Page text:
LONDON — President Barack Obama said Friday North Carolina’s law that limits anti-discrimination protections for lesbian, gay and transgender people is wrong should be overturned, ABC News reports.
The president criticized the law and others targeting LGBT people while speaking in London as part of a three-day visit.
Pres. Obama says he thinks 'anti-LGBT' laws passed in NC and MS "are wrong and should be overturned." https://t.co/zOGCqrq8nJ
— ABC News (@ABC) April 22, 2016
“I want everybody here in the United Kingdom to know that people of North Carolina and Mississippi are wonderful people, are hospitable people, they are beautiful states, and you are welcome, and you should come and enjoy yourselves. And I think you’ll be treated with extraordinary hospitality. I also think that the laws that have been passed there are wrong, and should be overturned. They’re in response to politics in part, and part some strong emotions that are generated by people. Some of whom are good people, but I just disagree with when it comes to respecting the equal rights of all people, regardless of sexual orientation. Whether they’re transgender, or gay or lesbian. And, although I respect their different viewpoints, I think it’s very important for us not to send signals that anybody is treated differently.”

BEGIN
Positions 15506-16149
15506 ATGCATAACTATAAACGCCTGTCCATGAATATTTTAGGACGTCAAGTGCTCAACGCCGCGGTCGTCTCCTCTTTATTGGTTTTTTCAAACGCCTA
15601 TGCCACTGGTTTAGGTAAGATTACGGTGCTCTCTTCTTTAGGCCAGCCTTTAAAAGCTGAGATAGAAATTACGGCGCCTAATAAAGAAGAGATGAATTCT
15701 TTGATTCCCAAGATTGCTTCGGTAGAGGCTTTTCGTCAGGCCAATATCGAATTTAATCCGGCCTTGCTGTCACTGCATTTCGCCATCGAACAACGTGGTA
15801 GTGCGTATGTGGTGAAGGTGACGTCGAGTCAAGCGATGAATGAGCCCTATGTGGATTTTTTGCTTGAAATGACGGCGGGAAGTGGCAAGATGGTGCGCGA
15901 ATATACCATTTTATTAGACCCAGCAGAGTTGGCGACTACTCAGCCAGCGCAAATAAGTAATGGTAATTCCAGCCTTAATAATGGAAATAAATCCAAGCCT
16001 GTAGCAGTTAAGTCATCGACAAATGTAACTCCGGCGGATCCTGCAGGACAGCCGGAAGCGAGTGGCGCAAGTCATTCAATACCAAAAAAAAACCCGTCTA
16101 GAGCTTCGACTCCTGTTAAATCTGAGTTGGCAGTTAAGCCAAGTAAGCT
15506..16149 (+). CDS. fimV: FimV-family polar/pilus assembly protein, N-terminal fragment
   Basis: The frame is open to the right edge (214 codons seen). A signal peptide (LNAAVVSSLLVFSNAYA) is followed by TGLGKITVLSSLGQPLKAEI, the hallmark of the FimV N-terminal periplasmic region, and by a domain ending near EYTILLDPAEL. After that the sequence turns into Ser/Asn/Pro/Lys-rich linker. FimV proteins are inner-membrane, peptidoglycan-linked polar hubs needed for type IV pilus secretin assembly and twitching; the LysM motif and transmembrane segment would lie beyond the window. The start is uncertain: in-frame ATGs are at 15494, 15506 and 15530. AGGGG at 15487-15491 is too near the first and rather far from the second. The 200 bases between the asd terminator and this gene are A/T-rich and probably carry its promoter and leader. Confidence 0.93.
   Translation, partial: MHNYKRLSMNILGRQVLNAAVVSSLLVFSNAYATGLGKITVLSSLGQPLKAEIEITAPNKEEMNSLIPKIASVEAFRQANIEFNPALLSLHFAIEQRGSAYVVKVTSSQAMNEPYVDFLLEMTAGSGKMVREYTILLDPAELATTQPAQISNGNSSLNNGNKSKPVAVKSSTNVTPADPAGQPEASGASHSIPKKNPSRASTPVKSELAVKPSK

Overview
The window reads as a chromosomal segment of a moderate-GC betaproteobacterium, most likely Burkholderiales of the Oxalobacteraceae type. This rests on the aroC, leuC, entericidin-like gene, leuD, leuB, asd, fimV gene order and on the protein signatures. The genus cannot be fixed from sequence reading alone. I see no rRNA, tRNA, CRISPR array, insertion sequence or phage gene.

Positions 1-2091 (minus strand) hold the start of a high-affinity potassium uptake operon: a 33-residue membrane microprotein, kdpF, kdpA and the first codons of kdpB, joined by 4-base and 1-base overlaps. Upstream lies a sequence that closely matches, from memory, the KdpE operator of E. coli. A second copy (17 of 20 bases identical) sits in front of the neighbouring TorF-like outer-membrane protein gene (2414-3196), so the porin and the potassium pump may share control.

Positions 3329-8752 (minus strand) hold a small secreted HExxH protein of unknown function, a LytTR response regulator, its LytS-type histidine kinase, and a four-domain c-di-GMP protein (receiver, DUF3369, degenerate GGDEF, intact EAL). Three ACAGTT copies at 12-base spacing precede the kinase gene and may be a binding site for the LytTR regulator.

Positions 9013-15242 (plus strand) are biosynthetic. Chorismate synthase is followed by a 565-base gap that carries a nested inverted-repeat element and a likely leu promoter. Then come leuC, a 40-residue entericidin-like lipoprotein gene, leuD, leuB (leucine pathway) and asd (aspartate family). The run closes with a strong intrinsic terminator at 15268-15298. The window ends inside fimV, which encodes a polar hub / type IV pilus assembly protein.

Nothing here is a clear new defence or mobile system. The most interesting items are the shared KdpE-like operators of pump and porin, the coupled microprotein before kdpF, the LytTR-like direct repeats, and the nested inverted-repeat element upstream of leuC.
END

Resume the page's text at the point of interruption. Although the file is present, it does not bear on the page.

His comments come after the United Kingdom issued a travel advisory, warning British citizens about possible discrimination if they visit certain U.S. states.
Senate Leader Phil Berger (R-Rockingham) sent out a response to Obama’s comments in a statement.
“Not every father has the luxury of secret service agents protecting his daughters’ right to privacy in the girls’ bathroom,” Berger said.
Obama’s comments come after Republican presidential frontrunner Donald Trump spoke out against the Public Facilities Privacy & Security Act on Thursday.